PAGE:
• the National Programme for Education and Work was formed based on the experience gained in previous years by two CECAP centres in Montevideo and Rivera in the north of the country, proffered as non-formal education for young people from 15 to 20 years of age in a vulnerable situation, with a completed primary education but in reality not studying or working. This programme was developed in 12 schools in different parts of the country and is projected to cover it completely in 2014. Besides offering the proposed comprehensive education to young people every day of the week throughout the year until they return to school and/or start working, it is intended to show and demonstrate that another form of education is possible;
  • the Learning is Forever Programme was formed as a non-formal education proposal for young people and adults over 20 years of age, opening a range of issues to deal with everyday personal and social life, participation and citizenship;
  • implemented annually since 2007, the Festival of Learning proposals which have been successful in other countries that can be adapted to the special conditions of our environment and as a form of encouragement and recognition of learning and efforts of young people and adults in learning forever.

The National Public Education Administration (ANEP), responsible for the initial levels – primary and secondary – of formal education:

  • takes up the education of young people and adults in courses and in an accreditation through experience system for the completion of primary education for people over 15 years of age, covering the entire country. This meant a major effort in resources and education policy;
  • gives importance to education in the context of incarceration making sure all detention centres in the country have, for the first time, at least one teacher, following the humanisation policy of reducing sentences for years of work and education in prison;
  • established a coordinating committee for the education of young people and adults in ANEP, including the different levels of education that serve this population in primary and secondary education (secondary and technical vocational).

    The Ministry of Social Development (MIDES) created in 2005, and responsible for the coordination of social policies and the National Plan for Social Emergency (PANES) for the years 2005 to 2007, highlights the concern, encouragement and implementation of literacy for the people targeted – those in situations of extreme poverty and destitution – which was found to be approximately 10 % of the population. The literacy programme, a Uruguayan version of the Cuban programme “Yes I can,” was coordinated with ANEP, promoting reintegration and continuing education.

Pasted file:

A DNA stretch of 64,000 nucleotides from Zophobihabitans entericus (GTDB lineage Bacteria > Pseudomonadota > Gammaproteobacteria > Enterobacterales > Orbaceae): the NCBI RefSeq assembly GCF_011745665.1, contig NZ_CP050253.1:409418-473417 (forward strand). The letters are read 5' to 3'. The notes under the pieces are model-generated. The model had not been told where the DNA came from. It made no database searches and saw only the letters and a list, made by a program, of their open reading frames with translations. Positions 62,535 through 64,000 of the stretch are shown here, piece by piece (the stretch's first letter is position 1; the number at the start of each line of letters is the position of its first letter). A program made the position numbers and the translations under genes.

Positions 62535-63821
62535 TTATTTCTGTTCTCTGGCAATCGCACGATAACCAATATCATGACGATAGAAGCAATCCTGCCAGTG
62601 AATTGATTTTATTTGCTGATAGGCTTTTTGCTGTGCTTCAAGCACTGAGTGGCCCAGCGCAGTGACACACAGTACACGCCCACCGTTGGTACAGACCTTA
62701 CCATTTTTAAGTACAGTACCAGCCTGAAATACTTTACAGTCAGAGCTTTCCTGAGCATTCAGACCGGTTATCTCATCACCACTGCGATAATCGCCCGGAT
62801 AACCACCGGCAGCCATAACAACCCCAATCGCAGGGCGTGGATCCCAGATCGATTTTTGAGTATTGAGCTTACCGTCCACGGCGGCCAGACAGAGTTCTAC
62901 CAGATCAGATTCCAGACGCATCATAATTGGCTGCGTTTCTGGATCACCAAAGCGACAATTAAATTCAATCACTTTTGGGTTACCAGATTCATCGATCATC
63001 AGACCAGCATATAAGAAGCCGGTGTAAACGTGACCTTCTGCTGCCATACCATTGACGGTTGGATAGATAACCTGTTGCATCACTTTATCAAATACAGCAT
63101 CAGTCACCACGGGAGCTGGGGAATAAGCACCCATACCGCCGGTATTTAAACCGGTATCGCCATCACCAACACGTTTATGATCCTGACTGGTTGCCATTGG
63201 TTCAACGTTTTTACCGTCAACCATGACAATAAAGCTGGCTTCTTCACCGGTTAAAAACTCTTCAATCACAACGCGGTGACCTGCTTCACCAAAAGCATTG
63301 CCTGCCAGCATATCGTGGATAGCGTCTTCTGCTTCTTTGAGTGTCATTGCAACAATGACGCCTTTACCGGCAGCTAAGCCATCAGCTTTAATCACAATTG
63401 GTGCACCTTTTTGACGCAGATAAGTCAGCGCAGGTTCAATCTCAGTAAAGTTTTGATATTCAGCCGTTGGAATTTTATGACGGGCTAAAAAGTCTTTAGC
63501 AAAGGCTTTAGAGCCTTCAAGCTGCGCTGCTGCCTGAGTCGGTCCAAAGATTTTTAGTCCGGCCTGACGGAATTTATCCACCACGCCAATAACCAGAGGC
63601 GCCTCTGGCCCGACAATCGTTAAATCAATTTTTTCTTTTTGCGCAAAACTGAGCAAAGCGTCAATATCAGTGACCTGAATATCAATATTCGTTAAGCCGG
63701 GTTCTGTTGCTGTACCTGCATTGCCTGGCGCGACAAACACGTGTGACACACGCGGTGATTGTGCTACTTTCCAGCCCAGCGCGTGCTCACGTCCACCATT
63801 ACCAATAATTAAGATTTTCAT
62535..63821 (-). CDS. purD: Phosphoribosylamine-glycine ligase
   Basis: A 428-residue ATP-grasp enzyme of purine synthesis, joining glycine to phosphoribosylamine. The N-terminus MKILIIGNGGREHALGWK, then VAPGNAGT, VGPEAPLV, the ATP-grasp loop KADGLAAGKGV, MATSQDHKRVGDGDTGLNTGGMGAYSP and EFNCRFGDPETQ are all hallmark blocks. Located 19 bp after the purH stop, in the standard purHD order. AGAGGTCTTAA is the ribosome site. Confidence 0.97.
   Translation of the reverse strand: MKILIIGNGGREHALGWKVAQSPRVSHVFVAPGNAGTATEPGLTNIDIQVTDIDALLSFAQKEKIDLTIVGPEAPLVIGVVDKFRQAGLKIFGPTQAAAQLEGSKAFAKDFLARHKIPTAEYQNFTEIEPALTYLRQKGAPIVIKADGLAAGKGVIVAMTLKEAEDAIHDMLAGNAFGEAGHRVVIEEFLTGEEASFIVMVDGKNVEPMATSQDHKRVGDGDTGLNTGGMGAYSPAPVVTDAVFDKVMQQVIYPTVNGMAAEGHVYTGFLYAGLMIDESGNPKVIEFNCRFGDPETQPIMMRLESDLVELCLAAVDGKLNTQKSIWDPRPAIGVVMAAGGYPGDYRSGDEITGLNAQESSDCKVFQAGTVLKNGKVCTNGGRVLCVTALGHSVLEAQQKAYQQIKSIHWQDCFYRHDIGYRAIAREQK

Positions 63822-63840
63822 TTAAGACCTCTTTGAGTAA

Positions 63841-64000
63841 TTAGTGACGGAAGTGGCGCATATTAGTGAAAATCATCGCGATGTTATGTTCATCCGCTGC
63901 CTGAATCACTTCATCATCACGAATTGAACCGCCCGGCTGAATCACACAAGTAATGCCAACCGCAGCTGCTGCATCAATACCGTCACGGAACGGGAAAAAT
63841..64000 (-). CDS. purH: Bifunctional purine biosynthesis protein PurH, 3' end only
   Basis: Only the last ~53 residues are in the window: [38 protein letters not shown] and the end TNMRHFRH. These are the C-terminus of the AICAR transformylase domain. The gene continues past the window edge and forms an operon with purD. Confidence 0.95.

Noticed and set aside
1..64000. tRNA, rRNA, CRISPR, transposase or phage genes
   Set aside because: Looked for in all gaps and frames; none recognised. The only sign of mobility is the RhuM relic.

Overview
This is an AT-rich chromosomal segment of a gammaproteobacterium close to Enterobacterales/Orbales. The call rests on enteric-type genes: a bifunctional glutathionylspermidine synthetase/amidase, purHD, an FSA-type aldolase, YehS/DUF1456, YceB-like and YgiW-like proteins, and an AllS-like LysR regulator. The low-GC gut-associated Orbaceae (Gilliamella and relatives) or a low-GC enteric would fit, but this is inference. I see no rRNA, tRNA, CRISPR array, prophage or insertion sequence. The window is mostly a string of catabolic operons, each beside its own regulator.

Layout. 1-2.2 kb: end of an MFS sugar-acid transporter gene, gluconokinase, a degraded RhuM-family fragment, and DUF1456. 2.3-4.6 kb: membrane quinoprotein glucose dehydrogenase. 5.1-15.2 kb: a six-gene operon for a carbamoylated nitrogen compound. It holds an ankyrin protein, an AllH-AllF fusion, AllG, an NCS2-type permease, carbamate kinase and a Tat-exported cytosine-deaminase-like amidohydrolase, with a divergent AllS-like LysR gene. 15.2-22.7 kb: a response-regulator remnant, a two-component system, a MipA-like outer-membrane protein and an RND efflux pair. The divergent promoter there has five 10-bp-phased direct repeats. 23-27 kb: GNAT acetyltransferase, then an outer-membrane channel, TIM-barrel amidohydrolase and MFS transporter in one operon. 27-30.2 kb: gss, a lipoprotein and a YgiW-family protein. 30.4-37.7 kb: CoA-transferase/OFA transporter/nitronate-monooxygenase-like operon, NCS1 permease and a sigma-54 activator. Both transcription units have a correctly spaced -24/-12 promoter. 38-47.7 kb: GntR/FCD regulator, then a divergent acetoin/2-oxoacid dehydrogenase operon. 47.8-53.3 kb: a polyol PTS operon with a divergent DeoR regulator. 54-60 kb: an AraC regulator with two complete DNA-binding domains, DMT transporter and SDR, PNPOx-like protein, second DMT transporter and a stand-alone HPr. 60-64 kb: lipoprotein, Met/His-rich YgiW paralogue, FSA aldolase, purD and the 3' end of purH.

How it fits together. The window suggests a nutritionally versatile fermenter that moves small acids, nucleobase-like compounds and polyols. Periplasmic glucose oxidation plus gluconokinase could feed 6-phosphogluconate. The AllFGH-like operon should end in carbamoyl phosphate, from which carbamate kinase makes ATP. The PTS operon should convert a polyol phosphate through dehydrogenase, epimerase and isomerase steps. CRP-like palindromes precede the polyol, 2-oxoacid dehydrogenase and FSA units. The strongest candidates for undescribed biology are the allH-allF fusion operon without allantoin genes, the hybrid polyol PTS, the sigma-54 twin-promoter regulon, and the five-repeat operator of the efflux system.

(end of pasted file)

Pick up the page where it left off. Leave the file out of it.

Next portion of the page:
At the institutional level, with the participation of different public institutions (MEC, NEP, UdelaR, MTSS, MEF, OPP, BROU, CND)3 , an agreement was signed in 2009, creating the Uruguay Study Programme with the objectives of: supporting learning throughout life; encouraging studying and education completion; facilitating social integration. This includes four components: education, scholarships, internships and loans.

    In conclusion, mention must be made of efforts to express policy on Education and Labour:

    • “Education through labour” is one of the 9 horizontal lines that the National System of Education should think about in all its forms (Law 18,437 – art. 40).
    • The explicit inclusion of education results in innovation in employment policies and professional training as, for example, in COCAP (Vocational Training Council) through the adoption of Law No. 18,133 – 2008, which amends the composition of its Honorary Board of Directors, leaving the direction exclusively to the technical and professional councils of ANEP, MEC and MTSS; and the INEFOP (National Institute of Employment and Vocational Training) created by Law No. 18,406 – 2008, whose board is composed of representatives of: MTSS, MEC, OPP, Workers and Employers, where the Government representation is not only from the Ministry of Labour but also includes the Ministry of Education.

    Advances in the Process of Legal Recognition

    The process in 2006 provided significant and important elements that led to the presentation by the MEC of a Draft Law on Education, which was discussed three times by the Council of Ministers and then sent for consideration to Parliament, which approved the General Education Law (No. 18,437) in December 2008.